When chef, author, and TV host Anthony Bourdain died by suicide in 2018, it was a seismic event in the food world. In the years since his death, there have been no shortage of retrospectives and tributes, and posthumous works from the man himself, but on July 16 a documentary about his life will be hitting theaters. Roadrunner is directed by Morgan Neville, the Oscar-winning director of documentaries 20 Feet From Stardom and Won’t You Be My Neighbor?, and promises to be an “intimate, behind-the-scenes look at how an anonymous chef became a world-renowned cultural icon.”
It’s an understatement to say Bourdain’s books, shows like Parts Unknown and No Reservations, and public persona helped reframe the way many people thought about food — that it was something worth traveling for, that something from a street cart and something from a Michelin-starred restaurant deserved equal praise, and that food was made even better once you knew its context and history. He also courted the reputation of the rebel, and spoke openly about his history of addiction.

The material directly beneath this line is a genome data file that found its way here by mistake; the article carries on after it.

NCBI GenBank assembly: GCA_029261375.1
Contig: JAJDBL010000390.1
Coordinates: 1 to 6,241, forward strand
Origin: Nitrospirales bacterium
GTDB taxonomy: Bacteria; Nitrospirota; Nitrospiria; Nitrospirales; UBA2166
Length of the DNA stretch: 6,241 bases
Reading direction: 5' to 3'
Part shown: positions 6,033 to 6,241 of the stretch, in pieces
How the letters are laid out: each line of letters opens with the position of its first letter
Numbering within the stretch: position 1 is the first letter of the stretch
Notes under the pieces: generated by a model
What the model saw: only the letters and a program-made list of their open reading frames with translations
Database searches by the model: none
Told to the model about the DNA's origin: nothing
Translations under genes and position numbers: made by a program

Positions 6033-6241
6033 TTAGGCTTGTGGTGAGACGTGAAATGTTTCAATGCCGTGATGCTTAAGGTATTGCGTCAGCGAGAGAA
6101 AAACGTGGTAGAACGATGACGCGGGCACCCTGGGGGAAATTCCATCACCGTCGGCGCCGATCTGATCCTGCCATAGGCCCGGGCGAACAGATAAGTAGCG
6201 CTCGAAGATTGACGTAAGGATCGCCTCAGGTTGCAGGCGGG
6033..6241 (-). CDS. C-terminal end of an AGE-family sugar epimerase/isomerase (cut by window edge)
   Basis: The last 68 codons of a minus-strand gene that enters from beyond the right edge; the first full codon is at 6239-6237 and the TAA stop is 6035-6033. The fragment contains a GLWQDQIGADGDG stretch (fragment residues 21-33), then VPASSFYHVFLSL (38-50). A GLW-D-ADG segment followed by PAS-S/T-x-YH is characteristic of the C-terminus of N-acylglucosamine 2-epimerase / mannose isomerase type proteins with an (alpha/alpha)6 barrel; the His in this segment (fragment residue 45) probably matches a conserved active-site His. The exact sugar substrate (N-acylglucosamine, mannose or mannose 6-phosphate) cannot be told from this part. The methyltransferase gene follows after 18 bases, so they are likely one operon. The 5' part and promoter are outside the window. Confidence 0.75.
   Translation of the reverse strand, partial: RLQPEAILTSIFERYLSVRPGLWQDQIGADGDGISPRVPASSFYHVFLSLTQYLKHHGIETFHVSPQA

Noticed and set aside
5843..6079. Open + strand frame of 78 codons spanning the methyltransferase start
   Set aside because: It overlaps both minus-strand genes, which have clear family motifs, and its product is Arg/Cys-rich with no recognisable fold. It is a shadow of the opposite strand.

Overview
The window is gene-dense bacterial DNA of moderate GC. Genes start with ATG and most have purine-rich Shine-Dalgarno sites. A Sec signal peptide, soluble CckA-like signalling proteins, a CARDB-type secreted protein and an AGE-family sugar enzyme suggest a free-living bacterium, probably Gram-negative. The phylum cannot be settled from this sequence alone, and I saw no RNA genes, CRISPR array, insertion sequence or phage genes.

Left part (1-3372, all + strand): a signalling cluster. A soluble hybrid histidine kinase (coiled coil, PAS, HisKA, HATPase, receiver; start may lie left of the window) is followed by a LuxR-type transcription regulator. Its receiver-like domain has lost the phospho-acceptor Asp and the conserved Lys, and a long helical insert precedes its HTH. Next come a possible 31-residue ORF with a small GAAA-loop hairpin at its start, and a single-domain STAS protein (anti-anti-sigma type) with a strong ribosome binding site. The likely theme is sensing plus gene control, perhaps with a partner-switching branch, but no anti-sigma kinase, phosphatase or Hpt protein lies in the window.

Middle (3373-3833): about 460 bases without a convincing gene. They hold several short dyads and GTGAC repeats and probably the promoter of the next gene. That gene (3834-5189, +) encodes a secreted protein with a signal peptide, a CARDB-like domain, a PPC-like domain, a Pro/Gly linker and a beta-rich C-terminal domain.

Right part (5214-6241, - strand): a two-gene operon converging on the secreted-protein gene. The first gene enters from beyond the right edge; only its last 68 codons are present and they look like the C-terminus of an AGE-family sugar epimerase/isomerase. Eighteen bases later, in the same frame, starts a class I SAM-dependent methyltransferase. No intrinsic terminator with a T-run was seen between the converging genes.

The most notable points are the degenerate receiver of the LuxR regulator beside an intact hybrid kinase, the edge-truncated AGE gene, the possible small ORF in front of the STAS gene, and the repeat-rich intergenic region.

The film features talking heads like David Chang and Eric Ripert and speaking about Bourdain’s life, with Chang saying Bourdain was on a constant mission to be a “better person.” But the documentary will be narrated by Bourdain himself, his voiceover taken from unused and archive footage to mold a narrative. It will premiere at the Tribeca Film Festival later this summer.